"After the Central government's intervention, it was stated that Mr. Anderson and others were only taken into protective custody and lodged in the company's guest house to save them from mob violence."
The GoM report notes in paragraph 16 that an FIR was registered at the Hanumanganj police station on December 3, 1984 against Carbide officials which mentioned only Section 304-A (gross negligence) and no other section.
But the reports by G.K. Reddy and PTI note that Mr. Anderson and others "were arrested" as soon as they landed in Bhopal from Bombay "under seven different sections of the Indian Penal Code (IPC). The Sections are: 120B (criminal conspiracy), 304 (culpable homicide not amounting to murder), 304A (causing death by negligence), 426 (mischief), 429 (mischief in the killing of livestock), 278 (making atmosphere noxious to health), and 284 (negligent conduct in respect of poisonous substances)".
In fact the bond which Mr. Anderson signed in Bhopal prior to his release also noted: "I have been arrested by Hanumanganj Police Station, District Bhopal, Madhya Pradesh, India under Criminal Sections 304 A, 304, 120 B, 278, 429, 426 & 92. I am signing this bond for Rs. 25,000/- and thus undertaking to be present whenever and wherever I am directed to be present by the police or the Court".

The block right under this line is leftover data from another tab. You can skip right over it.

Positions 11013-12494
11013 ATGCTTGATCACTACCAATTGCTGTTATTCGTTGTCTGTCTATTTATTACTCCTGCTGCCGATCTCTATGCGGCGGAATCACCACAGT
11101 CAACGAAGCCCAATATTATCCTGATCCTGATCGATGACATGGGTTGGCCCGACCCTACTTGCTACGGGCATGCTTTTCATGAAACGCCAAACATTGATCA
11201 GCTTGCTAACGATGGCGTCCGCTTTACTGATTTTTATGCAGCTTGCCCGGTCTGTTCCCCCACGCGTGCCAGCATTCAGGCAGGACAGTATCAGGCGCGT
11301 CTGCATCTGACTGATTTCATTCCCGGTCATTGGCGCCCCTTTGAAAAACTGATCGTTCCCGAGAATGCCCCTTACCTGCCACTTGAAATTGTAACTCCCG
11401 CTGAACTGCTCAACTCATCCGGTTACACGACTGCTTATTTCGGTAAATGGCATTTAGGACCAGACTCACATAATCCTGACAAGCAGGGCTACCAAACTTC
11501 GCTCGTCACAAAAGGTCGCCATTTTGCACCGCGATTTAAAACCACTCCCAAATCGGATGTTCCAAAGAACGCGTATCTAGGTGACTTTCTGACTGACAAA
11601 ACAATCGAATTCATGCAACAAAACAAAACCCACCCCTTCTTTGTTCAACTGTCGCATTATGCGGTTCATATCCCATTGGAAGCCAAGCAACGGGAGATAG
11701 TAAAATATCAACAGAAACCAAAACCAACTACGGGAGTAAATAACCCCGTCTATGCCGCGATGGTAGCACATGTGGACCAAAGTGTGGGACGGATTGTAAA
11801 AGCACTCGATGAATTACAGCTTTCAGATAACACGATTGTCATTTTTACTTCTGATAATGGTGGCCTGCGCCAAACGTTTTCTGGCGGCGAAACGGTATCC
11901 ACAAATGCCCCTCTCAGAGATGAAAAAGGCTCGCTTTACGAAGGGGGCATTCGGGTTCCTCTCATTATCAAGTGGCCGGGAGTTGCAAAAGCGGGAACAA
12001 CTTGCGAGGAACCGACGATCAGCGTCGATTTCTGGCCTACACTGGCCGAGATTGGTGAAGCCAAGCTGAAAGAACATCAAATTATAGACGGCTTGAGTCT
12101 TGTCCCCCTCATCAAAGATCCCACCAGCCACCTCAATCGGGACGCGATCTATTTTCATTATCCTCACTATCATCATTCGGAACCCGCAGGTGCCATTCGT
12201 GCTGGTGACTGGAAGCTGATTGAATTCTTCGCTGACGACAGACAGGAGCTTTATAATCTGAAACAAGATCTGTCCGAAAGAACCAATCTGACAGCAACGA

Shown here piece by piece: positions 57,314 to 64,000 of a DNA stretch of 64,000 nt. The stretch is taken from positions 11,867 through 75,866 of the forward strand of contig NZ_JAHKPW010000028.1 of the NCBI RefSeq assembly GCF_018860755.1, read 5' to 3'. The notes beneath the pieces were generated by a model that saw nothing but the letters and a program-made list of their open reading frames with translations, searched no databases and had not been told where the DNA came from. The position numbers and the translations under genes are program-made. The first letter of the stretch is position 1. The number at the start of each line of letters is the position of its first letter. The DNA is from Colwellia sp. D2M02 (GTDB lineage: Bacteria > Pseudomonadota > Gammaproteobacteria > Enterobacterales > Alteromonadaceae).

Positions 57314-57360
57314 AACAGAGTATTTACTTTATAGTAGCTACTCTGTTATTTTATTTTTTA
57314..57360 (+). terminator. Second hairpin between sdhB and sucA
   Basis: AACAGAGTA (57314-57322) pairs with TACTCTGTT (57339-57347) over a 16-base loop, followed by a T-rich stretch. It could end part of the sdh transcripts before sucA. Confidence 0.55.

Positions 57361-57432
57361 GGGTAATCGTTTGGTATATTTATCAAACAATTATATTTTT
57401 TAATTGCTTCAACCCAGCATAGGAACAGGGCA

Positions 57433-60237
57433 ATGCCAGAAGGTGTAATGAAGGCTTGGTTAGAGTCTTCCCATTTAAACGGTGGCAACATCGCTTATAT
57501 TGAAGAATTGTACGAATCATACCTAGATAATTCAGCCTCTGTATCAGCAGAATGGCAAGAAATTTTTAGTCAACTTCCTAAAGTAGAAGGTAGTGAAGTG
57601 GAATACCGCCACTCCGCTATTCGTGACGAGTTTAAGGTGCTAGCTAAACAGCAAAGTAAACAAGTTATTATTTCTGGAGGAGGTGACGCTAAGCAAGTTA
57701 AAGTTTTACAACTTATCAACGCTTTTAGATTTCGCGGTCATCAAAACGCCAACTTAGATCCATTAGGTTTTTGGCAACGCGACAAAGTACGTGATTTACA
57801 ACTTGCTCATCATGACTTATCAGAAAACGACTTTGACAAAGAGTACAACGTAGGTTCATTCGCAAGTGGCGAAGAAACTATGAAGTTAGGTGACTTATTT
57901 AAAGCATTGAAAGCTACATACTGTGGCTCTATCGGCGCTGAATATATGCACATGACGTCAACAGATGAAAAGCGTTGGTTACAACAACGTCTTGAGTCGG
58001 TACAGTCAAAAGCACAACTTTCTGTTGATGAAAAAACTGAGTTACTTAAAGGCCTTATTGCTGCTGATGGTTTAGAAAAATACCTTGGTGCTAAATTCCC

Since Section 304 is a 'non-bailable offence', i.e. bail can only be granted by a judge and not on the basis of a bond, were legal corners also cut to ensure Mr. Anderson was released immediately? The prior grant of safe passage meant he should never have been arrested in the first place.